Pulwama deaths are utterly tragic. But alongside civilians, an army jawan was also killed. Has he been forgotten already?
Kashmir has a long history of violence sparked by clashes between civilians and armed forces during encounters. To stop this nightmare, we must heed this history. Otherwise, we will simply keep repeating it.
- Total Shares
13th July, 1931.
Frenzied mobs of local Kashmiris gathered around the Central Jail, Srinagar, demanding the release of a mysterious non-state actor, a non-Kashmiri, an Abdul Qadir, who was under trial for a seditious speech reportedly made on June 21, 1931, after Friday prayers from the precincts of one of Kashmir's holiest shrines. As recorded in the Tarikh-i-Hurriyat, this apparent agent provocateur, most likely a British agent, who had mysteriously entered the state as a cook of a British Major, in his speech addressing local Muslims, reportedly asked them to use greater force, relying on their own strength to wage a relentless war against oppression. He pointed towards the palace and incited the crowds to raze it to the ground. He reportedly said, "We have no machine guns but we have plenty of stones and brickbats".
Despite precautionary measures taken by the administration, and pleas made to the crowds to turn back by the two Muslim lawyers representing the accused, thousands stormed the jail. They resorted to stoning officials, cutting off telephone lines and setting fire to police quarters.
Some prisoners were set free, firearms were snatched and police personnel were injured. When a lathi-charge proved ineffective and there was rampant anarchy, orders to fire were given by the District Magistrate and the Inspector General of Police, as a last resort.
What looked like mayhem and rioting became continued violence, much of which targeted local minorities. The Hindu traders of Maharajganj were apparently attacked and shops were reportedly raided. Vicharnag, situated five miles from Srinagar and inhabited by the minority community, saw hours of violence. It also saw the unfortunate deaths of 21 people who were amongst the rioting crowds.
Fast forward to Pulwama, 15th December, 2018.
The Army lays siege to Sirnoo, after getting information that three terrorists were holed up in the village. One of the terrorists, a local boy, Zahoor Ahmad Thoker, an army deserter, had gone missing last year from an army unit, decamping with his service rifle and three magazines.
Security officials said when attempts, which included firing warning shots to disperse the crowds, failed, firing had to be resorted to. (Representational image/PTI)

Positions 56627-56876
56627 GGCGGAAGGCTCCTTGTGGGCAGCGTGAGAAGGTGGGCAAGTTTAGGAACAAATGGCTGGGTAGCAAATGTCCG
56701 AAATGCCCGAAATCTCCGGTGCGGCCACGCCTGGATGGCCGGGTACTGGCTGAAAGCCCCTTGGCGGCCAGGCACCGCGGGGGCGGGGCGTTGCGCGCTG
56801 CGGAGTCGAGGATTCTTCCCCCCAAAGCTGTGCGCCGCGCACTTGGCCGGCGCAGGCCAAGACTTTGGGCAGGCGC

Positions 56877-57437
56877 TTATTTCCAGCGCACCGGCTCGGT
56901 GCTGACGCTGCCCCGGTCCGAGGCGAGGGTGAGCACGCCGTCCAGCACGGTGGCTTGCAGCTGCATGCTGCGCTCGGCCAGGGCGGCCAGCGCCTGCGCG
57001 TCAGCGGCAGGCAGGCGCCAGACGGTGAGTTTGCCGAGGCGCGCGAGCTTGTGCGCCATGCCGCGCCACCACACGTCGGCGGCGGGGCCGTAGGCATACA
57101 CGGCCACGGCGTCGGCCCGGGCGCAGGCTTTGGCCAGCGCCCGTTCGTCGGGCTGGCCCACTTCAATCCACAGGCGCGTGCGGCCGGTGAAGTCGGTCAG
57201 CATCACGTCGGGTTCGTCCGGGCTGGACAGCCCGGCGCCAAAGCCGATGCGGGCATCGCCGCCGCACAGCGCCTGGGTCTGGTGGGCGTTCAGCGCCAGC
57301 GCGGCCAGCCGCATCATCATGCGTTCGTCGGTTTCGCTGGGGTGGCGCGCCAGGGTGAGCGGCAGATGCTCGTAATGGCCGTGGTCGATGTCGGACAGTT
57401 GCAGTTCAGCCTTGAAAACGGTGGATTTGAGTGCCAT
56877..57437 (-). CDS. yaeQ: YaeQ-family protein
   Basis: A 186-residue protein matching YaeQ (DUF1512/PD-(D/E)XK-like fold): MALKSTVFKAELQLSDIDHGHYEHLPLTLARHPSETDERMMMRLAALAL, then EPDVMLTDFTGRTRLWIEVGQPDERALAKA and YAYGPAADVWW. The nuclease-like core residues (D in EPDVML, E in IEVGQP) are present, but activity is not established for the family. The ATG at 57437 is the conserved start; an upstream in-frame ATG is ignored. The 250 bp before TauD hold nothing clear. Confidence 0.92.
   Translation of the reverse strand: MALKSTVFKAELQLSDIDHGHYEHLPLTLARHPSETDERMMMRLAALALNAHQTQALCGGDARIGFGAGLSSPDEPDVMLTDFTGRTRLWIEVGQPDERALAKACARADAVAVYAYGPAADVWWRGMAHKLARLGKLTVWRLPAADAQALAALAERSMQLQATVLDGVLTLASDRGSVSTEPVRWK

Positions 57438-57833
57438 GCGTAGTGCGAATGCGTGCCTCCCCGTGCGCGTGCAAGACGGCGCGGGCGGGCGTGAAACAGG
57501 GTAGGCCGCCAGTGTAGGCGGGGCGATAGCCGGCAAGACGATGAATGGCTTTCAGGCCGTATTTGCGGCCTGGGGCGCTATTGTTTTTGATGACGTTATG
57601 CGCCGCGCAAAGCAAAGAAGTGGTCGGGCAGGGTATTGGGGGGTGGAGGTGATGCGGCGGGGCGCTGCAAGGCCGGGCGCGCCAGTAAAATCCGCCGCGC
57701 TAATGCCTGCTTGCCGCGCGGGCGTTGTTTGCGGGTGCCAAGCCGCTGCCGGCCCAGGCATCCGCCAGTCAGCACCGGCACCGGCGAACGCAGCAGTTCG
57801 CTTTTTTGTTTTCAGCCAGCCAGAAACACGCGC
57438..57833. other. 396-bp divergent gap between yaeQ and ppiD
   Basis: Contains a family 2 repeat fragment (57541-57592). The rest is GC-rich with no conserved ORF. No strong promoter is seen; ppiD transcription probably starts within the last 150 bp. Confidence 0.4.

He later surfaced as a Commander of the Hizbul Mujahideen and according to the security agencies, he was involved in many killings in the Pulwama district. Hizbul Mujahideen, the group Zahoor belonged to, has been declared a terrorist organisation by India, the European Union (EU) and the United States. This terrorist group, despite its claims, is not an indigenous movement — it is known to be reportedly funded and aided by the ISI, a non-state actor, and non-Kashmiri.
The news of this encounter spread like wildfire amongst locals via well-established communication channels. Immediately, frenzied crowds gathered at the encounter site, reportedly pelting stones and climbing over army vehicles.
The security officials said that when attempts – which included firing warning shots to disperse the crowds – failed, finally firing had to be resorted to. Seven civilians lost their lives.
An army jawan was martyred too.
Going back in time, the 21 rioters who unfortunately lost their lives on 13th July, 1931, were later declared martyrs by the Kashmiri establishment and a civic commemoration was institutionalised to pay homage to them every year henceforth.
The marking of this day ignored the grand conspiracy apparently waged by the British against a fiercely independent Maharaja. It overlooked the communalisation of an issue involving local governance. It turned a blind eye to the active role of an external non-J&K actor and the easy instruments that some local leaders became, thanks to their rising personal ambitions and greed for power and position. It also brushed aside the anti-Dogra campaign unleashed in the garb of 'anti-monarchy' anger, and the subsequent quashing of voices of other stakeholders in the state, widening the regional schisms in its wake.
Worse still, it rewarded a certain behaviour which, today, has become monstrous in its capacity to self-harm and harm others.
The tragic deaths of seven civilians in December, 2018, in Pulwama saw widespread anger and pain in Kashmir. The appalling incident received national and international attention. But the one uncomfortable fact that seemed to have slipped through the cracks in the coverage of this tragedy, as reflected in many a headline and byline, was that many of the civilians who had gathered reportedly in the hundreds at Sirnoo that day were part of an unruly mob, apparently trying to disrupt an encounter involving terrorists of the dreaded outfit Hizbul Mujahideen.
Villagers and relatives grieve the death of those killed in the encounter in Pulwama on December 15. (PTI Photo)